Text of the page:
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How much money can you put into a TFSA in 2014?

Articles > Retirement > How much money can you put into a TFSA in 2014?
by DollarGuide Staff on January 5, 2014

With a new year upon us, it is time for all Canadians to begin thinking about putting money aside in a tax-free savings account.

These accounts have been available since 2009 and allow all Canadians who are eighteen years of age or older to contribute up to their contribution limit. This limit increases each year on January 1st. Although the Canada Revenue Agency website does not yet seem to indicate by how much everyone's contribution limit will increase on January 1, 20141, a number of sources indicate that it will be $5,500.00 this year as it was in 2013. For example, ING Direct is advertising a kick-start account that indicates a contribution limit of $5,500.00.2 It has also been announced in the general financial media that the CRA has announced that the limit will be $5,500.00 as it was in 2013.3 It is remaining the same as it was in 2013 because inflation was not elevated enough throughout 2013 to justify increasing it by another $500.00 to $6000.00.

Although the amount that you can add to your TFSA is increasing by $5,500 this year, to determine how much money you can actually transfer into your account, you will have to add up the contribution limits from past years and subtract from that total any amounts that you have contributed in prior years.

For example, if you were at least 18 years of age in 2009, your total contribution room would be $5000 (for 2009) plus $5000 (for 2010) plus $5000 (for 2011) plus $5000 (for 2012) plus $5500 (for 2013) plus $5500 (for 2014) for a grand total of $31 000 dollars. Subtract from that 31 grand any amount that you added in past years and you will be left with the amount that you can transfer into your TFSA account this year.

The easiest way to keep track of this is to create an Excel spreadsheet. Create three columns, one called "Date", one called "Available Contributions" and one called "Amounts Contributed". On January 1st of each year, you can add that year's contribution limit increase (example: $5500) to the "Available Contributions" column. Then whenever you happen to transfer money into your TFSA throughout the year, create an entry under the column "Amounts Contributed". Sum up the value of both columns and then have another cell in the spreadsheet where you subtract the total of the "Amounts Contributed" column from the total of the "Available Contributions" column. That cell will allow you to easily figure out, at any given point in time, how much money you have available to contribute to your TFSA. The following is a snapshot of what this could look like in Microsoft Excel (or any other spreadsheet software that you might want to use):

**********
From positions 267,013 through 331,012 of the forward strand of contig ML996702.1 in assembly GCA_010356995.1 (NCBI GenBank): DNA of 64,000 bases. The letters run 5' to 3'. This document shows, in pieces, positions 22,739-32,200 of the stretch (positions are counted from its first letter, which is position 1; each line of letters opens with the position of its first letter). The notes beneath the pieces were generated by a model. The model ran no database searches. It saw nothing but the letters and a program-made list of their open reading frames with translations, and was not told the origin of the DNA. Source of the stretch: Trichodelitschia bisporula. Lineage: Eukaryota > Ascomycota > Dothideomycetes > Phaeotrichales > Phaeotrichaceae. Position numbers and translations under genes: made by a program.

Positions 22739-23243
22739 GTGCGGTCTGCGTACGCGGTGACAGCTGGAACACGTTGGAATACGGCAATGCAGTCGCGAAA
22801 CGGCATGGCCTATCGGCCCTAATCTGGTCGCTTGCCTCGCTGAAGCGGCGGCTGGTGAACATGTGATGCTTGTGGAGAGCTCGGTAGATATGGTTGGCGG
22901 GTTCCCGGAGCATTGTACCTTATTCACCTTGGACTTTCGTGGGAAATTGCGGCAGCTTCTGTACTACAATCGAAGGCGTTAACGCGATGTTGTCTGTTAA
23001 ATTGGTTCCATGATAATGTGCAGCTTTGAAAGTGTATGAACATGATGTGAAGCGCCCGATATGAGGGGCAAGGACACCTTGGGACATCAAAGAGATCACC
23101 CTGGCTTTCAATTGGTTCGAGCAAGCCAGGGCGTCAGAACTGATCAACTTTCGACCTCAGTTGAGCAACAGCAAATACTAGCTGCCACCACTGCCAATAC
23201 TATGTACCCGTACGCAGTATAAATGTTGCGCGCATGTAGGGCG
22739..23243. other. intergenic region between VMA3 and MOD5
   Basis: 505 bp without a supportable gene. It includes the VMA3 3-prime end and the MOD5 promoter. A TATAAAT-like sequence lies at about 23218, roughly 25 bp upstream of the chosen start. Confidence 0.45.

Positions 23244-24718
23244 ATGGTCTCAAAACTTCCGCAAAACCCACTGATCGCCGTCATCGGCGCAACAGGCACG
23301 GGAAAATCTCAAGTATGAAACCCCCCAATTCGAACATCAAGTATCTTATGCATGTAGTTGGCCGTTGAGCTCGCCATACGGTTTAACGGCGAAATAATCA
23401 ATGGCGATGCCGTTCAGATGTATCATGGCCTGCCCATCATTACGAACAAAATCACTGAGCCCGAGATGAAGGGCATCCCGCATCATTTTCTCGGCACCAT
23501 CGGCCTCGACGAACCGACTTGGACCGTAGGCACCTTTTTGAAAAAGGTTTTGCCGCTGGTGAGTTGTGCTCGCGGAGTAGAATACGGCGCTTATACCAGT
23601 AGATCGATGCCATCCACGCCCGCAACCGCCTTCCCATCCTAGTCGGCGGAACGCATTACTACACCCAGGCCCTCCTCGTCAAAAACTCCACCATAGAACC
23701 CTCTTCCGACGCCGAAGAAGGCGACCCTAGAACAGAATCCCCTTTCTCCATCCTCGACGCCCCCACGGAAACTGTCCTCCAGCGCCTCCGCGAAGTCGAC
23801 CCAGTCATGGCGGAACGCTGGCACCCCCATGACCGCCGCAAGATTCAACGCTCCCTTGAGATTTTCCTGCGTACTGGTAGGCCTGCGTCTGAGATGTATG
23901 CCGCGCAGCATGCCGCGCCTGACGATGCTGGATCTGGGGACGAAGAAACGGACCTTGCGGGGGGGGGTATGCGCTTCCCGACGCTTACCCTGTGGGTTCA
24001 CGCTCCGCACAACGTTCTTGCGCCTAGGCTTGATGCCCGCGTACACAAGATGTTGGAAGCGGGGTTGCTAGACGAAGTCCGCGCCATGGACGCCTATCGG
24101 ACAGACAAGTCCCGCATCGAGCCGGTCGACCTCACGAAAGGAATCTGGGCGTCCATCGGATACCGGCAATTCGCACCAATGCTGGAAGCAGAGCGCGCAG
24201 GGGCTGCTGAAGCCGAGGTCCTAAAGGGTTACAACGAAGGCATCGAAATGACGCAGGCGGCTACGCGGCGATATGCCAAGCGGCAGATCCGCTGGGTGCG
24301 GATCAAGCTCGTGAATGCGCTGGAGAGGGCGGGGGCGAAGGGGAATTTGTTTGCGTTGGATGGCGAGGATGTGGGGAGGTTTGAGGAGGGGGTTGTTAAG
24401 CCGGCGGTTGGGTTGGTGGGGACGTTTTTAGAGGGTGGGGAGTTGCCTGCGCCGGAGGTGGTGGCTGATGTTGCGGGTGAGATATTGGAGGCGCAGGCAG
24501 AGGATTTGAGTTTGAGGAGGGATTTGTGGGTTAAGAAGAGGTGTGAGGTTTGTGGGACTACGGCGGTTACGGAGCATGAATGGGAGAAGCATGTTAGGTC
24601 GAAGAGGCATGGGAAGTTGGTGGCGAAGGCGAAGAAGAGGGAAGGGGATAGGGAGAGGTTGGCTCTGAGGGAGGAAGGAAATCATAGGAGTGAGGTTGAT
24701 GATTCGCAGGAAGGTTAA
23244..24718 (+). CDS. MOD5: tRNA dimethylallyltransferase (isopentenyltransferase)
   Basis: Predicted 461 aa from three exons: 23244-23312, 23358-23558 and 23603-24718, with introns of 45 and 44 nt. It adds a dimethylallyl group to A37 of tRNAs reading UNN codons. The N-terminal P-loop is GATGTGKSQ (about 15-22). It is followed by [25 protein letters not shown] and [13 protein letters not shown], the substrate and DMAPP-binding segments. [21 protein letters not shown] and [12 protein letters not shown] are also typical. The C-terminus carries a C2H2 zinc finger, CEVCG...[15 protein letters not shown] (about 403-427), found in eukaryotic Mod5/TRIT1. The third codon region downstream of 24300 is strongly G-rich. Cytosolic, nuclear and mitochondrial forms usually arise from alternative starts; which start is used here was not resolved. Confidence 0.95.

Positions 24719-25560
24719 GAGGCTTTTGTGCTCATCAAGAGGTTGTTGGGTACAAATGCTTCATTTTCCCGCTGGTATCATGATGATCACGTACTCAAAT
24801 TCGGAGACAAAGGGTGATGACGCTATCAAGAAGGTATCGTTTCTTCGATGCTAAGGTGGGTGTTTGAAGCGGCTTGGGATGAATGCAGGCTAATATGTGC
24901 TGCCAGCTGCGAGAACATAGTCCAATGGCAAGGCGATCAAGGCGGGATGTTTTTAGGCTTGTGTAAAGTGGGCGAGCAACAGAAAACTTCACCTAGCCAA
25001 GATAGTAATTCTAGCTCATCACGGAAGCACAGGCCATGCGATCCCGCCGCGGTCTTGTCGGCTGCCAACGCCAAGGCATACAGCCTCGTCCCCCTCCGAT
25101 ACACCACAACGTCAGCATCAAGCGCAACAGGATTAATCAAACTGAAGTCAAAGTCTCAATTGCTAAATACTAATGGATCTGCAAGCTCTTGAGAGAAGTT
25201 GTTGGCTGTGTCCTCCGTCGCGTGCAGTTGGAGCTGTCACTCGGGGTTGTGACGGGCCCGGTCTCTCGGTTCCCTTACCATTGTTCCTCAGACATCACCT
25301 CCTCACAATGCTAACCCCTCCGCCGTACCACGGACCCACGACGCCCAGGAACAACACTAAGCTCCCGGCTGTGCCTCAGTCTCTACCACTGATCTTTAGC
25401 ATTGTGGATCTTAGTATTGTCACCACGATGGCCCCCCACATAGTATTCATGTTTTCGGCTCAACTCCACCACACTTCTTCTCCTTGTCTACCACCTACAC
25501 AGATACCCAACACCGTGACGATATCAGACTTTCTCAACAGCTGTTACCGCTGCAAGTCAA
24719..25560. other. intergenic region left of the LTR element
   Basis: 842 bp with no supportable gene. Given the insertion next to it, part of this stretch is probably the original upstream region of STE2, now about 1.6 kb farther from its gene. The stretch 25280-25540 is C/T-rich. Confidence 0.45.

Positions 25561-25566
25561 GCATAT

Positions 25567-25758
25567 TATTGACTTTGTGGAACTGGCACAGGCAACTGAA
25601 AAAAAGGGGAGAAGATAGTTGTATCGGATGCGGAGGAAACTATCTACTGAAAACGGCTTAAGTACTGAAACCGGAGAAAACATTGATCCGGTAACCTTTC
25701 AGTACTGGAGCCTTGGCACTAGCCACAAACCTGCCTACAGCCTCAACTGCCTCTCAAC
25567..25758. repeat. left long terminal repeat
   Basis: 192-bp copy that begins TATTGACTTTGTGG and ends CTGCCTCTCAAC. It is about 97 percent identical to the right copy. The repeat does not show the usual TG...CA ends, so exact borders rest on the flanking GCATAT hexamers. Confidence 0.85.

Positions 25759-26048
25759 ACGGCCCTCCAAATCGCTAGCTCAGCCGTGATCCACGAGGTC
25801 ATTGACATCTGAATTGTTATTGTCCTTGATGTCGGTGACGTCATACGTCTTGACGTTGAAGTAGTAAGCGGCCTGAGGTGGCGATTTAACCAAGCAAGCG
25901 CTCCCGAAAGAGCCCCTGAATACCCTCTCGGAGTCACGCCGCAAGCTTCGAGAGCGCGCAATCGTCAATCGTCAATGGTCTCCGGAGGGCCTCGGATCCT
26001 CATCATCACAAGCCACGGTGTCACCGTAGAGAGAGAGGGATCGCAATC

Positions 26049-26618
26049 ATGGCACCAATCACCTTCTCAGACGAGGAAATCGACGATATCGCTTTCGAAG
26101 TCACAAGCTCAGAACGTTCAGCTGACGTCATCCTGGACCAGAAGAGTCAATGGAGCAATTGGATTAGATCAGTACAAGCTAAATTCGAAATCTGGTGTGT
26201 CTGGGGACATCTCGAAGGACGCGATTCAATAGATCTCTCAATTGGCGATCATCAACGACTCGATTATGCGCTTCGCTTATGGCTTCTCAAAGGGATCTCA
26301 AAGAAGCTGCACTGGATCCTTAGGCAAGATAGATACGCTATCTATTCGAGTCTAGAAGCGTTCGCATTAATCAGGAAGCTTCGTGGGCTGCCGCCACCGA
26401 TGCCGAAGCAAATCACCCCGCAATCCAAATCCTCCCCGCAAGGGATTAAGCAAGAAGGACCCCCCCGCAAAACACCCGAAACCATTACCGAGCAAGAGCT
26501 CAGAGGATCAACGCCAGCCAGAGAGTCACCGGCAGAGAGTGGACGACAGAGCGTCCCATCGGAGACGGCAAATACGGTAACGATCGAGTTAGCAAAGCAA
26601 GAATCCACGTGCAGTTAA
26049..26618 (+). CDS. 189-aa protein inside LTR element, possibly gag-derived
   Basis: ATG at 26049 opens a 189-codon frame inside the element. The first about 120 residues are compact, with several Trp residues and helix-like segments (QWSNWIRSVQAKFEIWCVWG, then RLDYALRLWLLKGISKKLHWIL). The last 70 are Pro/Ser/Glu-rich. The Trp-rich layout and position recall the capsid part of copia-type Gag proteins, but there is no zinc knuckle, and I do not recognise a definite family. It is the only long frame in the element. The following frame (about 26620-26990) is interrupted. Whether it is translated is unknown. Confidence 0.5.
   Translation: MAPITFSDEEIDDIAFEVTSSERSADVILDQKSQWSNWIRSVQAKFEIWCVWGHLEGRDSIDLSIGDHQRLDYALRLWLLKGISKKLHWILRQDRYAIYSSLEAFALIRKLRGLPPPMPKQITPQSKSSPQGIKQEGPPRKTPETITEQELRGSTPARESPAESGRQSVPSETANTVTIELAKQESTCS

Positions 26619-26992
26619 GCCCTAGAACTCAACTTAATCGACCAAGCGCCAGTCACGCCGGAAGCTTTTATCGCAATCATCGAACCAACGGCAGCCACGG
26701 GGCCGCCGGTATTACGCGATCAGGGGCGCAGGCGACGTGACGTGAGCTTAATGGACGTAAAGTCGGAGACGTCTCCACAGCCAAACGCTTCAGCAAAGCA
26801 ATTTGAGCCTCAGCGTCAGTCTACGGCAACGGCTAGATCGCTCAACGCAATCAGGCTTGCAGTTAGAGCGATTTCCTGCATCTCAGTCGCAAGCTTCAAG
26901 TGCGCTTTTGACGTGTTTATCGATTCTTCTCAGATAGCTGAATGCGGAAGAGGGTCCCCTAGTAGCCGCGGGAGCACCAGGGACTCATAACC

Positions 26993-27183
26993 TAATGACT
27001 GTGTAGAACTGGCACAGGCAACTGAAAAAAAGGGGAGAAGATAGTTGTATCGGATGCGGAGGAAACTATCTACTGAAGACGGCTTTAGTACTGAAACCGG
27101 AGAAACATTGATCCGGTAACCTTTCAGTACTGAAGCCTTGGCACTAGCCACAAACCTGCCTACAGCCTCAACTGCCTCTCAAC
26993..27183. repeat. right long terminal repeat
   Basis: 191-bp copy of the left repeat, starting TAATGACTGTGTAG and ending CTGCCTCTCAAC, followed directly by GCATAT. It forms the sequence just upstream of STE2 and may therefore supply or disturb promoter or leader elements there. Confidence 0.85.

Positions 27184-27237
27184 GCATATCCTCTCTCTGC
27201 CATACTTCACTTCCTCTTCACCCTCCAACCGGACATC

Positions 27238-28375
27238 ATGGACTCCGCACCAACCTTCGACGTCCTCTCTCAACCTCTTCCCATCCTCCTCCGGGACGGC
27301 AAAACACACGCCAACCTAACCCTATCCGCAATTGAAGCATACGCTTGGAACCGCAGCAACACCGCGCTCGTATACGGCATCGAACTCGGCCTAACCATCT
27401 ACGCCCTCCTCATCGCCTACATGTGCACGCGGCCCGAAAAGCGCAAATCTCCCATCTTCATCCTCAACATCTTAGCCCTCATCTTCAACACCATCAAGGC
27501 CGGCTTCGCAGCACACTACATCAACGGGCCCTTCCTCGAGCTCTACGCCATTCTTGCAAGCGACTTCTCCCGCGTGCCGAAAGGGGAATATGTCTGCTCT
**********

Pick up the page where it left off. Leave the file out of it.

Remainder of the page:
With spreadsheet software like Excel, it's easy to keep track of your TFSA contribution space.
Figure 1: With spreadsheet software like Excel, it's easy to keep track of your TFSA contribution space.

Does that sound like too much work? Well, you could also easily do the same on a piece of paper and use a calculator to determine your contribution space.

Apparently it is also possible to simply ask the CRA what your TFSA contribution limit is as they are also keeping track of this. You can find out how much room you have left by using their online "My Account" service or by calling the Tax Information Phone Service (also known as TIPS).4

Although simpler in some ways, one major caveat with these methods is that the CRA only knows about your contributions in February of each year!4 Therefore these numbers will be meaningless if it's not yet February or if you have made contributions after February of that year.

One last tip, remember not to overcontribute to your TFSA, as there are penalties for doing so.

References

1)Canada Revenue Agency, The Tax Free Savings Account (January 5, 2014) http://www.cra-arc.gc.ca/tx/ndvdls/tpcs/tfsa-celi/menu-eng.html
2)ING Direct, TFSA Kick Start Account Legal Terms and conditions (January 5, 2014) http://www.ingdirect.ca/en/landingpage/kickstart/termsandconditions.html
3)Jamie Golombek, "Need to make a TFSA withdrawal? Now is the time", National Post, November 19, 2013 http://business.financialpost.com/2013/11/19/need-to-make-a-tfsa-withdrawal-now-is-the-time/?__lsa=2bcc-2560
4)Canada Revenue Agency, Contributions (January 5, 2014) http://www.cra-arc.gc.ca/tx/ndvdls/tpcs/tfsa-celi/cntrbtn-eng.html

Warning:
As always, we recommend that you consult a qualified financial advisor, banker, accountant, lawyer or other relevant professional as may be applicable before making any financial decision. Our articles are intended for entertainment purposes only and should not be relied upon for making any major financial decisions as we cannot guarantee the accuracy of all the information we publish.

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 Comments about this article
John on January 5, 2014
Not bad. I was just wondering about this.
Eric on January 5, 2014
Great article. It got me thinking about this. Thanks.

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